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Use of officially recognized places of detention and the maintenance of effective custody records

The Human Rights Committee has stated that ‘to guarantee the effective protection of detained persons, provisions should be made for detainees to be held in places officially recognised as places of detention and for their names and places of detention, as well as for the names of persons responsible for their detention, to be kept in registers readily available and accessible to those concerned, including relatives and friends.’[1] The European Court of Human Rights has stated that the unacknowledged detention of an individual is a ‘complete negation’ of the guarantees contained in the European Convention against arbitrary deprivations of the right to liberty and security of the person.[2]

The CPT recommends that there should be a complete custody record for each detainee which should record “all aspects of custody and action taken regarding them (when deprived of liberty and reasons for that measure; when told of rights; signs of injuries, mental illness, etc; when next of kin/consulate and lawyer contacted and when visited by them; when offered food; when interrogated; when transferred or released, etc). Further, the detainee’s lawyers should have access to such a custody record.”[3]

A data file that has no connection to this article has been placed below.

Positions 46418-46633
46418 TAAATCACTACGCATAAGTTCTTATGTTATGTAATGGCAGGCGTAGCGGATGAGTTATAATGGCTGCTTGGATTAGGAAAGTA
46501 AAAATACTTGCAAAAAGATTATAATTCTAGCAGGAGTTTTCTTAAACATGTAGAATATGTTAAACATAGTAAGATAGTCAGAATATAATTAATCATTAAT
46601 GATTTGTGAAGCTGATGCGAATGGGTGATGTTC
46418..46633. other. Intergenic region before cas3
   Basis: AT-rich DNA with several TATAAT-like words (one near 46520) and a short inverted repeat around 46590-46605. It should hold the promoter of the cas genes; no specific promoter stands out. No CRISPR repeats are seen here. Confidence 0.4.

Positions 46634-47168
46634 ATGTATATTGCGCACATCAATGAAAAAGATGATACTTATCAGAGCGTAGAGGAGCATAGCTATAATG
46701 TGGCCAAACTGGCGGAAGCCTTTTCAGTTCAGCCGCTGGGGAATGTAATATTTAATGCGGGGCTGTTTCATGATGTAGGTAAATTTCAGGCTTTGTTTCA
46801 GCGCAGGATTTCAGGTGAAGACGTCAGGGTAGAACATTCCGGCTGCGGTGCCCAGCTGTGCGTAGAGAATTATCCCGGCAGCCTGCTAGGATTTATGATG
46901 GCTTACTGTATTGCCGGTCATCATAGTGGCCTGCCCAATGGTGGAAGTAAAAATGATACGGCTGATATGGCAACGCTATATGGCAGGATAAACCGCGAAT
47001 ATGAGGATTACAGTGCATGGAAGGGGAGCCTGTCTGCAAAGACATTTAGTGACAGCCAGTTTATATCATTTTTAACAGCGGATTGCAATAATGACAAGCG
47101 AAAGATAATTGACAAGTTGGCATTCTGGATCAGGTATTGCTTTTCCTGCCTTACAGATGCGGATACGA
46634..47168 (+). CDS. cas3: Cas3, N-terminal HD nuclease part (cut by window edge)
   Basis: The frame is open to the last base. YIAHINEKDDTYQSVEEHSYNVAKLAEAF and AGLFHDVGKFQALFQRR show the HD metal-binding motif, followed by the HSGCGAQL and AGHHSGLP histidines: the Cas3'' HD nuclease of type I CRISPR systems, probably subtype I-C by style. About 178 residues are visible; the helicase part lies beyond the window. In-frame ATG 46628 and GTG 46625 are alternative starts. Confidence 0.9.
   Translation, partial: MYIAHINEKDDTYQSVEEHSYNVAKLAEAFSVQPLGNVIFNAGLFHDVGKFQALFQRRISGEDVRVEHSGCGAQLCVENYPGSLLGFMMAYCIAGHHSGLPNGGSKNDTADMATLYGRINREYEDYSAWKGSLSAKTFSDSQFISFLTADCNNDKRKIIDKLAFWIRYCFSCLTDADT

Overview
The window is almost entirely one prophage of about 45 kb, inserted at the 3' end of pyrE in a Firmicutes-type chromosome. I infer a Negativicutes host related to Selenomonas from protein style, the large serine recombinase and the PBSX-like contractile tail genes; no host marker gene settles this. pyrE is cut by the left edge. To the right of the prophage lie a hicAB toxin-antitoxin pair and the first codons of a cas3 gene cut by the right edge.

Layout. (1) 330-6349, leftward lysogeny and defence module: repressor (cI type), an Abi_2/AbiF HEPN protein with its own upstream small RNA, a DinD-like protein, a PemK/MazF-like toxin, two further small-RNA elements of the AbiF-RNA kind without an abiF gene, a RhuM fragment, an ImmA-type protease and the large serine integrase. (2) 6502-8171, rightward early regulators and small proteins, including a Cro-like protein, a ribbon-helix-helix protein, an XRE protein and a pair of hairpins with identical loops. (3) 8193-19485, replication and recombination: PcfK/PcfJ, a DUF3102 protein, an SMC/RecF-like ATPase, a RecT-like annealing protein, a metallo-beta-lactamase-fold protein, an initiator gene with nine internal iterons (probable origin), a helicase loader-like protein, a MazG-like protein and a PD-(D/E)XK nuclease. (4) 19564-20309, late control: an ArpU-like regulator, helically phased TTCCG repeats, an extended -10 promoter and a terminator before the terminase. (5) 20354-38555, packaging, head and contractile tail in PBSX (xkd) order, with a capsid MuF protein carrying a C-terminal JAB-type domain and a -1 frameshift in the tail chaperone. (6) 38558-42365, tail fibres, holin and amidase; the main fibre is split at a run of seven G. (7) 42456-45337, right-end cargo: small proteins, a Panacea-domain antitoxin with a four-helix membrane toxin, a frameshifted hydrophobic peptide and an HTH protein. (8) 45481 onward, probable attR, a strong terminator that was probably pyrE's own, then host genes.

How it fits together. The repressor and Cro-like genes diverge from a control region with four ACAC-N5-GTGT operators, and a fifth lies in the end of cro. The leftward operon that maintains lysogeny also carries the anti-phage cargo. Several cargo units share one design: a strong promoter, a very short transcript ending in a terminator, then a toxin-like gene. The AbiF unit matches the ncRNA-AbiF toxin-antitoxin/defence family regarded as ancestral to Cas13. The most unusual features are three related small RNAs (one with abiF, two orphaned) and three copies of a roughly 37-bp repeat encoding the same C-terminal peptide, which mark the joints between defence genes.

The UN Body of Principles for the Protection of All Persons under Any Form of Detention or Imprisonment state that the authorities must keep and maintain up-to-date official registers of all detainees, both at each place of detention and centrally.[4] The information in such registers must be made available to courts and other competent authorities, the detainee, or his or her family.[5] Further to this, these principles state that “in order to supervise the strict observance of relevant laws and regulations, places of detention shall be visited regularly by qualified and experienced persons appointed by, and responsible to, a competent authority distinct from the authority directly in charge of the administration of the place of detention or imprisonment. A detained or imprisoned person shall have the right to communicate freely and in full confidentiality with the persons who visit the places of detention or imprisonment . . . subject to reasonable conditions to ensure security and good order in such places.”[6]


[1] Human Rights Committee, General Comment 20, Article 7 (Forty-fourth session, 1992), Compilation of General Comments and General Recommendations Adopted by Human Rights Treaty Bodies, U.N. Doc. HRI/GEN/1/Rev.1. at 30 (1994), para. 11.

[2] Çakici v Turkey, ECtHR, Judgment 8 July 1999, para. 104.

[3] CPT/Inf/E (2002) 1, p.7, para. 40

[4] Principle 12.

[5] Ibid.

[6] Principle 29.